The petition was to help public schools, he was told, but the fine print revealed the plan was to stick a casino in some abandoned school, thanks to some amendment to the state constitution.
There seemed to be a lack of truth in advertising in this approach.
This triggered more discussion of the CSN model and the degree of state regulation that might be needed, in Kerala or wherever.
In a USA context, I can imagine vendors stipulating and/or designating a set of recipients (charities, worthy causes) as a way of positioning their own brands. Some of the obscure beer companies might take greater risks, with the causes they might support, leading to loyal followings among some specialized breeds of game player.
Not everyone supports Greenpeace, or even this or that religious group.
Could a local temple, synagogue, church, mosque and/or meetinghouse benefit from CSN infrastructure? The current model wouldn't forbid it, but local regulations and community standards well might. That's the thing about CSN: it might be more malleable than you think, or than your neighborhood might permit.
The basic model has vendor payloads, already tax deducted (if that notion is applicable), and heading to the CSN pool.
When you boot a game, thanks to some purchase of product X, you have possible objectives A, B, C. Choose your mission and be a star.
If you're quite new at the game or just practicing and score really low (perhaps intentionally), most if not all of the payload returns to the pool, available to future players (perhaps yourself).
If you advance through several levels, the causes you're wanting to benefit will be more highly compensated.
When you cross a pretty high threshold, then the vendor takes notice and celebrates your achievements with offers of branding on your Facebook account or wherever you're storing victories.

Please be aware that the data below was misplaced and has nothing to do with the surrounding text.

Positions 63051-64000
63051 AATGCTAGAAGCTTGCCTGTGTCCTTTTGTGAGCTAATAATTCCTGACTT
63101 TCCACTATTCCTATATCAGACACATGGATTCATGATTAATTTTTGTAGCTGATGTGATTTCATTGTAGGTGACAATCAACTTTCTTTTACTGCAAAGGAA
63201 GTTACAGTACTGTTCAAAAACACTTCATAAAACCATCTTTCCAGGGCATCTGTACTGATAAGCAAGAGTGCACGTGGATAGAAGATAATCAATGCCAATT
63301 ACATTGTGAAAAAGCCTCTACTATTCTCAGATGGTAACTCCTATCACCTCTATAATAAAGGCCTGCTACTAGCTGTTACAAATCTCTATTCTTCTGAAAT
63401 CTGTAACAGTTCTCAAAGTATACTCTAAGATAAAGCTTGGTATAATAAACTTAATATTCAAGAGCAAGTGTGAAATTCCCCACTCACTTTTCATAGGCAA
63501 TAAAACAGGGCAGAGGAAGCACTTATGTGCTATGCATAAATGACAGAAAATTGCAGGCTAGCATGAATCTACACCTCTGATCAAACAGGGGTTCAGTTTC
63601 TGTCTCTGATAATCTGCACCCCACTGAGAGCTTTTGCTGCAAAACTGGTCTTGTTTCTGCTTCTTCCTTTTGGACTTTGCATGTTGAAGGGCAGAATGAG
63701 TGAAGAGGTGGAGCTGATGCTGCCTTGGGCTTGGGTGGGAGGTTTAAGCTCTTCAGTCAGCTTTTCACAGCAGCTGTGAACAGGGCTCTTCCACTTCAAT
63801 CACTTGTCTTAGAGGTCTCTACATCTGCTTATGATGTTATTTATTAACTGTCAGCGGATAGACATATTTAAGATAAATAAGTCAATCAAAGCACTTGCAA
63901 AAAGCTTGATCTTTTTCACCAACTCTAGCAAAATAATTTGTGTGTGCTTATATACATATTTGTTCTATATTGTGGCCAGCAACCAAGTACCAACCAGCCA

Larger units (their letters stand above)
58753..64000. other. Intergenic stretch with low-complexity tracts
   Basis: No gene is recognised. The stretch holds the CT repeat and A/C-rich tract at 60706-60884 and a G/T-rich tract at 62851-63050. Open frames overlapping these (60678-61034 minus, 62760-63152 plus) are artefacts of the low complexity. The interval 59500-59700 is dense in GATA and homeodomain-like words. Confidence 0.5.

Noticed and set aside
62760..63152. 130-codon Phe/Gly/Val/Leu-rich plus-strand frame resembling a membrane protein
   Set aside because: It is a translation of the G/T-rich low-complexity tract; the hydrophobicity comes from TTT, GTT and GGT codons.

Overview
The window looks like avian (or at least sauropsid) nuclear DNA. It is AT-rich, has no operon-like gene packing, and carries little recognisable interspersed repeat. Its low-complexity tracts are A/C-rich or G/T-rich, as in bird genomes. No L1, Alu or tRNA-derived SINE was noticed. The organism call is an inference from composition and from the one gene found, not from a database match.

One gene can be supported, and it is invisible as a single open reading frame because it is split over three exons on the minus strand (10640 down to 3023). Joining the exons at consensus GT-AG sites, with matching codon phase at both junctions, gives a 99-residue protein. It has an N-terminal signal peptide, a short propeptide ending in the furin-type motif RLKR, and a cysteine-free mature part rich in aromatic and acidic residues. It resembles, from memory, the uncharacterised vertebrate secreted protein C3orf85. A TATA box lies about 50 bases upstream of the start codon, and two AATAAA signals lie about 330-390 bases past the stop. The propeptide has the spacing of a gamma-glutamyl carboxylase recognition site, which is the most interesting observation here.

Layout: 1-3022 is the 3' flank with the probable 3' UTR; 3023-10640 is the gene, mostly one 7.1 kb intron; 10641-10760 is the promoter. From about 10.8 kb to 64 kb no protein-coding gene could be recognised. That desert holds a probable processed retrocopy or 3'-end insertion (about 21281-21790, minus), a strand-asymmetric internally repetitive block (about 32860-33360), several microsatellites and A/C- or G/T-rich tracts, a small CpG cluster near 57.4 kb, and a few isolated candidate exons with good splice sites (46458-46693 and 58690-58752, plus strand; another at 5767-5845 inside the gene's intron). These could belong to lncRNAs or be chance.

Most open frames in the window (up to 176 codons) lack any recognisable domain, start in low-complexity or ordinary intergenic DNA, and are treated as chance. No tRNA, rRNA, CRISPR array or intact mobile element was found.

The last wrinkle is somewhat subtle. We don't want vendors begrudging players scoring high and committing payloads to chosen charities.
That's because these are charities the vendor set out to support, an original purpose of CSN being to benefit worthy causes.
In between, the CSN circuitry permits public participation in exchange for vendor goods and services, combined with support for the venue (the shop nets a percent for its operating budget).
One reward for taking an indirect route like this is the valuable psychometrics coming back from the field. You learn more about your customers, in aggregate or by studying their public-facing accounts (as would anyone). That helps you fine tune. Feedback is valuable.
Coffee shops will distinguish themselves by what assortment of vendors they've got, and therefore what beneficial purposes their games might support.
Not every vendor wants to spend time researching causes or lending its name directly to NGOs. In these cases, the Shop itself may be selected for the company it keeps. A vendor seeks trusted peers in the philanthropy business.